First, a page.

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Net force on loop in B field

  1. May 4, 2009 #1
    1. The problem statement, all variables and given/known data
    The figure shows a 3.00 meter by 7.00 meter rectangular loop of wire with resistivity 3.90x10-6 Ohm-m and a resistance of 25.0 Ohms. Initially, the magnetic field is zero everywhere. However, after t = 0, B increases at 1.00 T/s out of the page everywhere above the dotted line, and increases at 1.00 T/s into the page everywhere below the dotted line.

    10ni22r.jpg

    What is the net force on the loop at t = 2.00 seconds? Be sure to indicate the net direction


    2. Relevant equations
    F = IlB
    I = E/R = BA/Rt


    3. The attempt at a solution
    I figured out the current in the loop and got I = .12A CCW

    I'm not sure what to do about the force though. First off, the induced E is the same at every second, right? Second, what length do you use? I know if you had a bar or something moving you would use the length of the bar that lies in the B field, but no bar is moving here. And last but not least, how can you tell the direction of the force? I'm pretty sure the current would be equal at every part of the loop, so is the net force just 0? Thanks for the help :D
     
    Last edited: May 4, 2009
  2. jcsd
  3. May 4, 2009 #2
    The net change in flux with respect to time is a constant, so the induced emf is constant as well. That is how you got a constant current.

    You wrote down the correct force equation, and the direction is solved using the right-hand-rule. You have 4 sides of the rectangle, so check the net force at each side. Be careful with the left and right sides of the rectangle since there will be two forces you calculate. And direction does matter.

    Note also that the magnetic field is changing. So find the magnetic field after 2 seconds first. Then do all the force calculations and directions.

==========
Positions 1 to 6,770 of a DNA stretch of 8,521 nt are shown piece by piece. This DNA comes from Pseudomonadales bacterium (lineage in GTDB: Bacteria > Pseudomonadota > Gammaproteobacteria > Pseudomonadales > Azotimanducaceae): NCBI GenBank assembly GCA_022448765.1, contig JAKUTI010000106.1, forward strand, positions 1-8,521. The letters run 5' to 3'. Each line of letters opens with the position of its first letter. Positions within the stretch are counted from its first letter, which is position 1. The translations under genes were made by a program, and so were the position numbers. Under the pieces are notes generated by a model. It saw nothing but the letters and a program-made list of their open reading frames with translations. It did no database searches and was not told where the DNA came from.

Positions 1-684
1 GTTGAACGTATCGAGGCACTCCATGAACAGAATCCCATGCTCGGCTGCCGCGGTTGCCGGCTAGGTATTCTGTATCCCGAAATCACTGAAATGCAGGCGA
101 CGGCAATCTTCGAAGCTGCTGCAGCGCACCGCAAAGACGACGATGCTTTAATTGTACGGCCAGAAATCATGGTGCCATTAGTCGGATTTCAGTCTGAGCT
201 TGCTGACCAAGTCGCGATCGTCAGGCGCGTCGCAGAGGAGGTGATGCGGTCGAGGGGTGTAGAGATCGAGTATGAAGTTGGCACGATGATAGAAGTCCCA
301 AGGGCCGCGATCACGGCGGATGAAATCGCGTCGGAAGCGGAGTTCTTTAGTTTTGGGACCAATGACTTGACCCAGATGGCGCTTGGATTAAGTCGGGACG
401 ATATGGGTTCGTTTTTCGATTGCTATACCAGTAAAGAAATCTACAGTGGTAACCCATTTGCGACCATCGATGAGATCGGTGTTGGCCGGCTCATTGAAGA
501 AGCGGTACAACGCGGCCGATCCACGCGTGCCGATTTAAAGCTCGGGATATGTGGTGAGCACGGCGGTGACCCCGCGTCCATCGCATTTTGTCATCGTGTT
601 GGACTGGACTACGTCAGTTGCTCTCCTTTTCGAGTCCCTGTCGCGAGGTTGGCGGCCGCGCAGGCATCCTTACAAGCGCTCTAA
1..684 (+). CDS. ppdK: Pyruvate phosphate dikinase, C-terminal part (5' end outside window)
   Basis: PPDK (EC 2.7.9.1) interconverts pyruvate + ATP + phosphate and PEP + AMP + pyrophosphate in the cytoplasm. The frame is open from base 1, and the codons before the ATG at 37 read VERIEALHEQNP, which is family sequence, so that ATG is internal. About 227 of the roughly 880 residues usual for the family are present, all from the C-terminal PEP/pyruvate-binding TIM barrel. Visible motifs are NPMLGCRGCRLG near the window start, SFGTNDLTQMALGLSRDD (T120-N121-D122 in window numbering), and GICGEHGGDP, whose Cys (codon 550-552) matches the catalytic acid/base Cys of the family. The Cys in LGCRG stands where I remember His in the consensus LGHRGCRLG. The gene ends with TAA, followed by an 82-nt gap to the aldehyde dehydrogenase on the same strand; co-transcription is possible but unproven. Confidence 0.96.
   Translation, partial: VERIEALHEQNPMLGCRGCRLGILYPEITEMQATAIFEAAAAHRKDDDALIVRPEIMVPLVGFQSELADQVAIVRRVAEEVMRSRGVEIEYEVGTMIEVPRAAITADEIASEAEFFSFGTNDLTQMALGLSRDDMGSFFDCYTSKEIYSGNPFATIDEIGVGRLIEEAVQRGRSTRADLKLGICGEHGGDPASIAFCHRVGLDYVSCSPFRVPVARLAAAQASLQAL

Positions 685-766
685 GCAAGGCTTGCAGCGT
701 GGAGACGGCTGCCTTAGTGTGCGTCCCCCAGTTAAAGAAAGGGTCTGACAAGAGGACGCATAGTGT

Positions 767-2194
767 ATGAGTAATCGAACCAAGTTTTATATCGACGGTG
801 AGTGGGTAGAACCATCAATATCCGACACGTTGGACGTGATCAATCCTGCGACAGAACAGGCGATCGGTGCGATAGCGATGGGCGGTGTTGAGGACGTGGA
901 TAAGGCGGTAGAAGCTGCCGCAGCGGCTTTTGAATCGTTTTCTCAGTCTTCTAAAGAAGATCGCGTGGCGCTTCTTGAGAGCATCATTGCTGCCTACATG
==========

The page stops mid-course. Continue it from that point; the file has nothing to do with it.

4. May 4, 2009 #3
    Since the current is going to be the same everywhere in the loop, don't all the forces just cancel out?
     
  5. May 4, 2009 #4
    That is true if the magnetic field was the same everywhere. Even though the magnitude of the magnetic field is changing, you still know its direction so you can apply the right-hand-rule and find the direction of the force vectors.

    For example, check the direction of the forces for the top and bottom wires of the loop.
     
  6. May 4, 2009 #5
    Wow, for some reason I'm really confused. The force they're talking about is from the magnetic field, right? You do right hand rule I induced crossed into magnetic field, right?
     
  7. May 4, 2009 #6
    The force is from the magnetic field. If you have a current carrying wire in a magnetic field. You can use your right hand to find the force the magnetic field exerts on the wire.

    Opening your hand out completely flat. Your fingers are in the direction of the magnetic field, and the thumb is in the direction of the current. Then the force is in the direction of the palm of your hand.
     
  8. May 4, 2009 #7
    Ok, so for the left and right sides of the top square, 3m part: those forces cancel because they are both pointing out.

    For the left/right sides of the 4m part: F = (.12)(4)(2)= .96N (pointing in for both sides, so they add?)

    For the top/bottom: F = (.12)(3)(2) = .72N (up for both of them)

    So net F is 2(.96) towards center and 2(.72N) up?
     
  9. May 4, 2009 #8
    Well the bottom left/right sides both point in opposite directions so they cancel as well when you add them.

    You are right about the forces from the top and bottom wires since they both point in the same direction.
     
  10. May 4, 2009 #9
    Oh ok. I don't know why, but I had a major brain fart concerning forces pointing in. For some reason I thought they added. Thanks for all the help!
     
  11. May 4, 2009 #10
    Just one more quick semi-related question: so if you have a square loop in a magnetic field pointing into the page and increasing, the net force on the loop is still 0?
     
  12. May 4, 2009 #11
    Right, since all the force vectors would point in opposite directions and have the same magnitudes.
     
  13. May 4, 2009 #12
    Ok cool, appreciate it :D
     
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